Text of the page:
Three techniques I’ve used and recommended for making some of the trickier people stuff a bit easier.
- When in conflict, be intellectual about the emotional. Sometimes we find ourselves in conflict with someone, particularly long-term conflict. There’s that person who seems to just rub you up the wrong way, or who you constantly find yourself at loggerheads with. In theory these situations can be resolved by forcing the issue, or sitting down to smoke the peace pipe, but I’ve not really seen it happen that way. More often I’ve seen both sides damage their careers by being unable to work with one another. The strategy I’ve tried to use in these scenarios is to plan intellectually about your (and their) emotions. Reacting emotionally will often lead to poor outcomes. If you instead think about strategies around emotions at an intellectual level it tends to take your in-the-moment emotions out of the game. When needing to interact with someone with whom you don’t get along, consider first their emotional drivers. Then think about yours. Now when planning your actions, how are you going to trigger their drivers? How are they likely to trigger yours? What are the options for avoiding the negative triggers? If they start to trigger your emotional responses how do you steer the interaction in another direction?
- If you ever assume people management responsibilities there will be times when you need to deliver some kind of negative feedback. The most common scenario is giving a performance assessment that will be below someone’s expectations, but it might also be in a project or sprint retrospective. Ideally you want to avoid this situation by not having surprises – continuous feedback is much easier – but that won’t always be the case. Giving these kind of feedback is never an enjoyable exercise, and one which many people go out of their way to avoid. My approach in these cases (helpfully provided by a colleague) has been to very clearly mentally segregate the tasks of assessing and communicating the assessment. If you start to think about delivering the assessment at the same time as you’re actually doing the assessment, (i) you end up with a less fair assessment; (ii) you will feel the negative emotions for a longer period. Instead, reinforce very clearly to yourself: (i) I am going to think through the assessment without worrying about how I will deliver it; (ii) once I’ve locked in the assessment I will then think through how best to communicate it. This strategy sounds both obvious and simple, yet I’ve found that it helps me to get fairer assessments, makes me more confident in communicating them, and takes much of the angst out of the process.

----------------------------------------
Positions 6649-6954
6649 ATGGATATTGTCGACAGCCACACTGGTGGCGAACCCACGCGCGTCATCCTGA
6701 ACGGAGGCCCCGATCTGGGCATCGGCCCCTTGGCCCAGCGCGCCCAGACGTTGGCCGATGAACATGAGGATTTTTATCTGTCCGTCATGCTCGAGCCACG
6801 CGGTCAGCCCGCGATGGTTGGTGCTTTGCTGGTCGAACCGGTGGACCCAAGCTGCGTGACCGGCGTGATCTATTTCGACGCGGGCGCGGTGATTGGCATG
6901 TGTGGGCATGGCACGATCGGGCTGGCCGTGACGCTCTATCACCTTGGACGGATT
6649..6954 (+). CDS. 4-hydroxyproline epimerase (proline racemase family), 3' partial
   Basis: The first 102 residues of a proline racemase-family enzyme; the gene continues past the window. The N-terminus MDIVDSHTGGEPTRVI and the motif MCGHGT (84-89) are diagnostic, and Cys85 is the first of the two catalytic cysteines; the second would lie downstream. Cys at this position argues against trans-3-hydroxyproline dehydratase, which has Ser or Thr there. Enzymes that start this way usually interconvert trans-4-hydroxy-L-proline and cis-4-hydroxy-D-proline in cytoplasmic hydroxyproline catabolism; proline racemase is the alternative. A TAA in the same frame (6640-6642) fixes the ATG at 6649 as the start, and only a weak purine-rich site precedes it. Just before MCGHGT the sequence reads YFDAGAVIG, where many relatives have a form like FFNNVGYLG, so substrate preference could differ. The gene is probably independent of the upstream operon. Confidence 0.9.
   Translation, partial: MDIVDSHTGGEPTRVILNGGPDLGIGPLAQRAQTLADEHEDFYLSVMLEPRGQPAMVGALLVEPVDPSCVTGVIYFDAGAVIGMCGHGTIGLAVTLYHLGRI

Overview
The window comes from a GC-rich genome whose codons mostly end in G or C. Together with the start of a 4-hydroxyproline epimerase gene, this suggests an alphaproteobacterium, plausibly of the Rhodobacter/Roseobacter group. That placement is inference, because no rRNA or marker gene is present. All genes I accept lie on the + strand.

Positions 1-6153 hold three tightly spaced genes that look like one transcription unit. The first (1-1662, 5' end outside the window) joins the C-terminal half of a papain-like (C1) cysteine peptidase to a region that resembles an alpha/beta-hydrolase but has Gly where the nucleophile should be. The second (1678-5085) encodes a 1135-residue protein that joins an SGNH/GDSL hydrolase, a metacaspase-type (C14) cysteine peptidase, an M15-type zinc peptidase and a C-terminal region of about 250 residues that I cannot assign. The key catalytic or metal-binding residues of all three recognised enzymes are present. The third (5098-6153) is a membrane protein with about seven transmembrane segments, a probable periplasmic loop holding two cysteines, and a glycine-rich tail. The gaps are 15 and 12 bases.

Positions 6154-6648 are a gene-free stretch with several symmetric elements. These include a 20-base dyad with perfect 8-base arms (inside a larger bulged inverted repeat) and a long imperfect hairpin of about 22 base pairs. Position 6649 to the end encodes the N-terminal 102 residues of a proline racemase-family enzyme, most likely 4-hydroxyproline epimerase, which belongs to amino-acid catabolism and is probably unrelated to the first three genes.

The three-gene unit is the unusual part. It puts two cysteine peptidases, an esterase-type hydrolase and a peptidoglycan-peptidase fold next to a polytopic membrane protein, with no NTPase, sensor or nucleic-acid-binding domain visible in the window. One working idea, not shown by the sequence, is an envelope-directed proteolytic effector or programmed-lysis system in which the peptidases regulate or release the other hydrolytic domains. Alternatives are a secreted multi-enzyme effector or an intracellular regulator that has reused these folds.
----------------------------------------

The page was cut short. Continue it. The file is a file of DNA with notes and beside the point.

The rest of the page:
- We’re often called on to provide “career advice”, but I’ve never really seen a “how to give career advice” manual. Largely we make it up as we go along. One device that I’ve used, both for myself and when giving others advice, is this:
- Your career is likely the biggest time investment you will make in your life. Unless you get lucky you are going to be spending 40 years across a range of careers to support the way you want to live.
- Think of your career as an investment.
- The way an investor approaches an investment is with an exit strategy (or goal) in mind. A sophisticated investor does not plan to park their money in one account for eternity and walk away, nor do they plan to park their money in one place until it either turns into a poor investment or something compelling just happens to turn up.
- An exit strategy (goal) is not an amount of time, it is a particular state. In terms of your career that might look like “built a strong skills base in <technology X>”; “demonstrated an ability to lead a team”; “shown that I can deliver a large scale project”, “built a set of skills from this end to that end of a technology stack”, but you want to tie that to your life goals. For younger people you might be aiming to build out your skill base so you can find a higher paying job so you can start thinking about buying a house. As you get older it might be broadening your skills so that you’ve got more options going forward, but it might also be chasing the most valuable skills so you can retire early, go out on your own with a start-up, or switch to more ‘meaningful’ work.
- The time to think about your exit strategy is not after you’ve started something, it’s before you begin. Before you take on a new role be clear to yourself why you’re taking it. Before you start, ask yourself, “why am I going to leave this job” – it will help to crystallise what it is you want to get out of it, and help you set goals within it.